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Health Studies
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Denis Maxwell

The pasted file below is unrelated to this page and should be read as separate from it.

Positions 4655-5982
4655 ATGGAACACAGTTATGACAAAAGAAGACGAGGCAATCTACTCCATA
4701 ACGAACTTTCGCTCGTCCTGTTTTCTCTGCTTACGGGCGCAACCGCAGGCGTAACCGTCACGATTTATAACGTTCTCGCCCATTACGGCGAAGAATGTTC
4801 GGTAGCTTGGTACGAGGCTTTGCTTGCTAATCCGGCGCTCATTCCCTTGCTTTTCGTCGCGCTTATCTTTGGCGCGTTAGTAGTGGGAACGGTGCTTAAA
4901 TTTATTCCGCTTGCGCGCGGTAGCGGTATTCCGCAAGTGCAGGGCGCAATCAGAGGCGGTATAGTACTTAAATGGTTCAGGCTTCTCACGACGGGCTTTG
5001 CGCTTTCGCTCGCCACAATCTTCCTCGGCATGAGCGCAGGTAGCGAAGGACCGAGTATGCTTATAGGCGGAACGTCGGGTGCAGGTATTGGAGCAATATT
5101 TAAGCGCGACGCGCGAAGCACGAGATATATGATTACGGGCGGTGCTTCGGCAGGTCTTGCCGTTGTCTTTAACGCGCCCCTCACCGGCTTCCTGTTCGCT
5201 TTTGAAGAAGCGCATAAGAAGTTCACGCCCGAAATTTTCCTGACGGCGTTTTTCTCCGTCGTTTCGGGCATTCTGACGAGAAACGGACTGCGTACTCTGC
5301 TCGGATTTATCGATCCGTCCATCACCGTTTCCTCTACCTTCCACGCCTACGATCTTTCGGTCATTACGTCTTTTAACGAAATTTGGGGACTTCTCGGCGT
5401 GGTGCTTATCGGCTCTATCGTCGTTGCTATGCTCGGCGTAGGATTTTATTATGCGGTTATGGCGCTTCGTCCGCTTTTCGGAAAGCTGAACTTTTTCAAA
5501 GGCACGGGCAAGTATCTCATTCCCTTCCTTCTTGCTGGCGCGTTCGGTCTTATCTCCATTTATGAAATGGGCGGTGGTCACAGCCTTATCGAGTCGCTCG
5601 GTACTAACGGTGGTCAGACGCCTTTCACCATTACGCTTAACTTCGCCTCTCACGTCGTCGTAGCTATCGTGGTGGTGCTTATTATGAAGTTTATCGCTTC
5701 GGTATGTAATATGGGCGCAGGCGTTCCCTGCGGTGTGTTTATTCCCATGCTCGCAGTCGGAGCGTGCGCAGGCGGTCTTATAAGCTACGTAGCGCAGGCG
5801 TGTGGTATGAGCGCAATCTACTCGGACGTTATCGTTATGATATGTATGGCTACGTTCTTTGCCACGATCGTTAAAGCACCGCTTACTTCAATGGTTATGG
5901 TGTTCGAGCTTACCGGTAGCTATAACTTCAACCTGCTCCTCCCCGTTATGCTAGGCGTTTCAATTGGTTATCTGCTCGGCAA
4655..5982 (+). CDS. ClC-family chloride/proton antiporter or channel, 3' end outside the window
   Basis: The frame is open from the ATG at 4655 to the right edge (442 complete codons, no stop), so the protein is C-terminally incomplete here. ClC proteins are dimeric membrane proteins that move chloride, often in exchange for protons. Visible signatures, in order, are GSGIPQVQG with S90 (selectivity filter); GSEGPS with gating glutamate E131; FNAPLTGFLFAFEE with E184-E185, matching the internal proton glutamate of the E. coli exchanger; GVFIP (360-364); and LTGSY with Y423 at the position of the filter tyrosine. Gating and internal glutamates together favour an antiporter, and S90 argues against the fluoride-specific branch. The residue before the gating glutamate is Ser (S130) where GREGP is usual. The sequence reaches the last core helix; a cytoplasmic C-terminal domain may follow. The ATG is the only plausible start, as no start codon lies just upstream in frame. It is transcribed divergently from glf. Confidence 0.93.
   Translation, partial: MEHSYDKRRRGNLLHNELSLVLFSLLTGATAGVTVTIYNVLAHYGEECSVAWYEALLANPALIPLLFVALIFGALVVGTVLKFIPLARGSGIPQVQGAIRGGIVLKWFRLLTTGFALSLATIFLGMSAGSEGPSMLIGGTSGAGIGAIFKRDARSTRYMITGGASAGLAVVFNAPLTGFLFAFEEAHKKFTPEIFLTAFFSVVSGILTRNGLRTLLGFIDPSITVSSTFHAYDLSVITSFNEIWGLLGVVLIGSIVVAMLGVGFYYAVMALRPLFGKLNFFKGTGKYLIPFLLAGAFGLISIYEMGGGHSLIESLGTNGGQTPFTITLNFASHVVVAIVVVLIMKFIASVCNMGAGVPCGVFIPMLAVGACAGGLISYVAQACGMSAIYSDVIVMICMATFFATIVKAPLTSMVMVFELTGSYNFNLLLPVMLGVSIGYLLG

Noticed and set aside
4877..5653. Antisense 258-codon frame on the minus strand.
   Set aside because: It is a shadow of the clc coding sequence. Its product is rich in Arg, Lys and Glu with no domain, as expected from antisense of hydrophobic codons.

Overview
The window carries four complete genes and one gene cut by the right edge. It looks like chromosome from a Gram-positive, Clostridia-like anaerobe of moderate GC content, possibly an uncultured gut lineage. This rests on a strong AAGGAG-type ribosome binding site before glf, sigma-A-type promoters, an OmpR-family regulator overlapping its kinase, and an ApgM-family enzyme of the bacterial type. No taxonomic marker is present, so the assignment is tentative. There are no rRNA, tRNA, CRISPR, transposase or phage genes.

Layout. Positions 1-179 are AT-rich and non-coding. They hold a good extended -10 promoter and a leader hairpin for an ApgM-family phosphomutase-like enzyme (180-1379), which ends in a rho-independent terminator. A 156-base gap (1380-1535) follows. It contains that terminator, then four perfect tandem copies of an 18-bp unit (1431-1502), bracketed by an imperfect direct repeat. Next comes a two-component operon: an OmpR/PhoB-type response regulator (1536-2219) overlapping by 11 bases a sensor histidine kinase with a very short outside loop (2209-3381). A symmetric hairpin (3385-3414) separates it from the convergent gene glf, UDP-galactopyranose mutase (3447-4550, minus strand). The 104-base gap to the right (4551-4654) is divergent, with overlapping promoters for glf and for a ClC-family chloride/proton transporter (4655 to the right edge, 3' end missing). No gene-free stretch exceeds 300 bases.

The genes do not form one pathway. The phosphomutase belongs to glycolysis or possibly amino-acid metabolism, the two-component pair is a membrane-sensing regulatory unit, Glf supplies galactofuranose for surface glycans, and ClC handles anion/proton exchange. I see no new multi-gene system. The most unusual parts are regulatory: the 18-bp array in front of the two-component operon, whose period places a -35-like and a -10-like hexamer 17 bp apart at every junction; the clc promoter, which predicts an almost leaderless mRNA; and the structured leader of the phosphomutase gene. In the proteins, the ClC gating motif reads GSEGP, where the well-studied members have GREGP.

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HLTC02 WINTER 2013 Week #6: Feminization and Marginalization? – By Mary Cameron  This article explores the indirect link between Ayurveda‘s feminization and its marginalization in relation to modern biomedicine, which may evolve to become more direct and consequential for women‘s health in the country Gender and Medical Transformation  Does biomedical modernity compress indigenous medical plurality which consequentially impacts people‘s gendered experiences of medicine  This article takes up the question of gender and medical transformation in Nepal through the experiences of women Ayurvedic doctors who achieve high professional status in a patriarchal society and who increasingly encounter biomedicine. This was done via years of ethnographic research with formally trained (as opposed to informally trained who usually apprenticed in some manner) women Ayurvedic doctors.  This piece looks at three main contexts – medical education and training of female doctors, their unique capability to heal female patients and the ways they enculturate medicoscience practices.  Four main points that she wishes to develop regarding medical transformation and gender o Medical authority of female doctors crosses paths with women‘s historical and traditional role of subordinate, this contravenes social and culturally instilled features of femininity in the culture  Women patients‘ preference for female patients empowers on one hand and strategies on the other  Marginalization of female doctors and increased feminization of Ayurveda may have contributed to the diminishing status of its practice in Nepal o Does growing feminization of Ayurveda lead to its diminished status OR does its diminished status lead to its feminization?  Personal satisfaction and social power women doctors derive from caring of health needs of women and their strong belief in the efficacy of Ayurveda are important motivations of women‘s professional choice  Increased encouragement or acceptance of higher education for women  Decreasing status of Ayurveda is due to political economy of health care development – international donors favor biomedicine o The very qualities that make Ayurveda ―inferior‖ to biomedicine is what brings female healers and patients together  Non invasive, low technology diagnostic techniques  Low cots  More culturally relevant medical exchange  Essential features: pulse reading, humoral evaluation, use of plants as medicines o Potential sites of medical and social transformation related to the gendered dimensions of health care suggest areas that should receive attention by those advocating plural medical system that benefit women‘s health  Ethnographic research details social and medical context of the implications of health care modernization of nonbiomedical practices and specifically the impact on women  1998-2005 Nepal – Rural and Urban Feminist Insights on Science and Medicine: Cross-cultural Applications HLTC02 WINTER 2013  Feminist scholars of Western Science have greatly advanced our understanding of gender and modern scientific ideology  Evelyn Fox Keller & Helen Longio – gendered ontology of scientific language  Emily Martin: language of gender embedded in medical textbooks  The analysis provided here is greatly informed by Donna Haraway‘s (1989) and Sandra Harding‘s (1993) calls for an objectivity that is situated and embodied, and one that produces knowledge that aims for reliable accounts of things by including multiple perspectives from specialists and nonspecialists alike. We see at work in the Nepal Ayurveda case a non-Western affirmation of Harding‘s and Haraway‘s (and many others‘) critiques of Euro-Western scientific methodology; paralleling Western knowledge production, South Asian society that is gender, caste, and age stratified has typically marginalized knowledge from the bottom.  Ayurveda‘s is becoming officially marginalized by authorities at the top, and feminization may be contributing to this  Multiple subjectivities, rather than discreet monolithic subjects, emerge when we consider who or what controls and defines the identity of individuals, social groups, nations, and cultures.  Scholars from anthropology, philosophy, and history have systematically identified elitist, sexist, and objectifying practices of Euro-American science and bio- medical institutions.  One of three platonic premises o Every genuine question has exactly one true answer, all others being false; the method that leads to correct solutions is rational in character and identical in all fields; and solutions are true universally, for all times and for all people Becoming Doctors  Women have been part of indigenous Ayurvedic medicine‘s evolution and practice for at least the past century in South Asia, and the number of women formally trained in both Ayurveda and biomedicine has steadily increased with the acceptance of women‘s higher education  Ayurvedic doctors use theories such as panchakarma  This article focuses on the institutional and lineage-trained Ayurvedic Doctors (baidya) – limited to those who have formal higher education Medical Modernization  Ayurvedic medical education and management in Nepal are products of modern health care transformation o Female professional doctors integrated into formal state and developed organizations often funded by international donors in the West that preferred a biomedical model to medicine and health; leads to complex relationship with the state that differentiates their relationship with Western Biomedicine compared to nonformally trained Ayurvedic peers; perpetuates notion that biomedicine superior indigenous, irrational and potentially dangerous healing system o Other modern influences that have diminished status of Ayurveda – proliferation of allopathic drugs, the government‘s greater support of biomedical education, the loss of medicinal plants through environmental degradation and illegal exportation, and escalating Indian influence over the export of Himalayan medicinal plants HLTC02 WINTER 2013 o Feminization of Ayurveda with more female physicians and patients is causing the declining status of it as well as the political economy of health care development which is privileging biomedicine over it Unconventional Marriage  Case Study: Dr. Laxi Pradhan o One of the first two female Ayurvedic doctors educated in Nepal, started at 17; finished in 1971 o Conventional patrilocal marital arrangement unsuited to her educational goals; formal education is often discontinued o Daughter in Laws have a low status in Nepali life and expected t